Hiking/recreational area/bathing


Hafrsjord is a popular recreational area all year round. There is a lovely bike route and walking path along the fjord. During summer, Møllebukta in Hafrsfjord is a warm and cosy bathing area for the entire family. A large area of grass lawns, natural soil and beach. A stream from the lake Store Stokkavatn runs through the bathing area. A new and large parking place with access from Regimentveien was inaugurated in the Autumn 2020. There is a designated area for sailing boards. The popular hiking area Sørmarka is found not far away.

Popular culture

The monument was featured in the 2005 documentary, Metal: A Headbanger's Journey, when Sam Dunn traveled to Norway to document on Norwegian black metal.

The monument also gives its name to the closing track on the Leaves' Eyes album King of Kings.

The monument cameos in the animated television series Steven Universe with the location known as the Gem Battlefield being loosely based on the concept and location of Sverd i fjell.

The monument is featured in German painter Werner Büttner's 2012 painting Kriegergroupies.

The monument also features as the symbol of Norway in Duolingo's Norwegian language programme.

About Stavanger

Stavanger's modern-day wealth was founded on oil but you certainly wouldn't know this to look at it: cobbled streets, a pretty harbour and some of the most beautiful scenery in Norway belie its petroleum pedigree.

Photo: Shutterstock
Photo: Shutterstock

Only the high prices and the Norwegian Petroleum Museum betray the city's now declining reliance on the oil sector, but they're not why tourists visit.

What Stavanger does best is nature, and the mighty Månafossen Falls and iconic Pulpit Rock (a towering hunk of granite overlooking the stunning Lysefjord) are just a short drive away. While most prefer to climb Pulpit themselves, there's a bus available for those who would rather spare their legs the effort.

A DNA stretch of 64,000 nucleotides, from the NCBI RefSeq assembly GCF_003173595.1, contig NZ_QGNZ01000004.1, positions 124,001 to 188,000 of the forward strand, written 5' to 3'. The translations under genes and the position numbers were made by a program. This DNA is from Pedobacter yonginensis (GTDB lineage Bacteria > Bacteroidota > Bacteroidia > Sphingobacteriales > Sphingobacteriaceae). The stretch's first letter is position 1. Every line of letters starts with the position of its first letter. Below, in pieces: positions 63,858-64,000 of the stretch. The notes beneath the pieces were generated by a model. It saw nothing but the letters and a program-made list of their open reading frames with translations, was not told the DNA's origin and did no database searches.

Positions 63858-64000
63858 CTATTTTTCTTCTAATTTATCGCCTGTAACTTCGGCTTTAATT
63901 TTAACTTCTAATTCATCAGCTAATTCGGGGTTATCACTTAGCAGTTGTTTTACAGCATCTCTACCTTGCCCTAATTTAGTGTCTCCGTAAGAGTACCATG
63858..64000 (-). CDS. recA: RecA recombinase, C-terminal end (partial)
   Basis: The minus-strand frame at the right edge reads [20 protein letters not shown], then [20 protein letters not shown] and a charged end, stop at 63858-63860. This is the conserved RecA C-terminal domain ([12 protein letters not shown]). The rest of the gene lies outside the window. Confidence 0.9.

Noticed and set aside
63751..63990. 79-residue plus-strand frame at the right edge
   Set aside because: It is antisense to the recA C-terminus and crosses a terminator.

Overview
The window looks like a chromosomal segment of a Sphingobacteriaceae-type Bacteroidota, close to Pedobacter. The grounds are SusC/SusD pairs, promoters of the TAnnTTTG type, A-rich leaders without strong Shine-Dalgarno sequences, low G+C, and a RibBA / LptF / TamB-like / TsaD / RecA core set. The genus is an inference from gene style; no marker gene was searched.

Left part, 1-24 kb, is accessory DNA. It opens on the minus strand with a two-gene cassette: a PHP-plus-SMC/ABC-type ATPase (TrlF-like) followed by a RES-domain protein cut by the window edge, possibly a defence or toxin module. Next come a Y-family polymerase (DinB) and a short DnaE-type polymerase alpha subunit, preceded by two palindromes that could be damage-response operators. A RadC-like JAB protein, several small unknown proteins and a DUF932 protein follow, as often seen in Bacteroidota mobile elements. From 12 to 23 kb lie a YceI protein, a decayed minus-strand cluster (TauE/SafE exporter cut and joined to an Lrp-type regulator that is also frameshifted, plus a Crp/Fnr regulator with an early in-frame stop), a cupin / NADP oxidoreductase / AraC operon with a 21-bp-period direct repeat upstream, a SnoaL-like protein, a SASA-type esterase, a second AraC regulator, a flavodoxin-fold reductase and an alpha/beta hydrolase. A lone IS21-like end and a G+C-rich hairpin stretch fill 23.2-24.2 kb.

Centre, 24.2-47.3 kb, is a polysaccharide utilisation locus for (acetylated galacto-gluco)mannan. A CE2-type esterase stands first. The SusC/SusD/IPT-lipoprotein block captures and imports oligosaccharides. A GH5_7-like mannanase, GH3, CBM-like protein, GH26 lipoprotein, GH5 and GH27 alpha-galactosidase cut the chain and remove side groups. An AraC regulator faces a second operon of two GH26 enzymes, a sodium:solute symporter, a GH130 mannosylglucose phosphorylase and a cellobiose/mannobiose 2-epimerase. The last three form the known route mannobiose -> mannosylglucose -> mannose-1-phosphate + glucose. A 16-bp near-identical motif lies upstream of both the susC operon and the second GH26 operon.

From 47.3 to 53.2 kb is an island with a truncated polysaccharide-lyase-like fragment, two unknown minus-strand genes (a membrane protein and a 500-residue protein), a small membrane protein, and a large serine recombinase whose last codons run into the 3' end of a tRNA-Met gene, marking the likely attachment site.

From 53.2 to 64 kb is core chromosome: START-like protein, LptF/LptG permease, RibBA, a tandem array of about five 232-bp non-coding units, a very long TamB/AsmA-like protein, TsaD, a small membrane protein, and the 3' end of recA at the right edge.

As dramatic as the surrounding landscape is, there's much to be found in the city itself. Arranged around the harbour, the quaint city centre is an oasis of traditional stave churches, higgledy-piggledy houses and some seriously upmarket boutiques. Dominating the scene is the magnificent 13th-century Stavanger Cathedral whose towering spires are the city's main landmark.

There's no shortage of museums and galleries either. The Petroleum Museum, while sounding deeply dull, is actually rather interesting thanks to a series of interactive displays that get to the heart of what oil is and why it only exists in certain areas. Then there's the Canning Museum which, along with an impressively large collection of vintage tins, whisks you through the history of the city's sardine fishing industry. It too is more fascinating than it sounds.

Photo: Full Suitcase
Photo: Full Suitcase

Of course, thanks to oil, sardines barely get a look in anymore, apart from on toast or slow cooked in butter at one of the city's many excellent restaurants. That doesn't mean, however, you won't see fishermen hauling them in on one of the beautiful golden sand beaches dotted in and around the city. But that's Stavanger for you: part urban, part natural, all beautiful.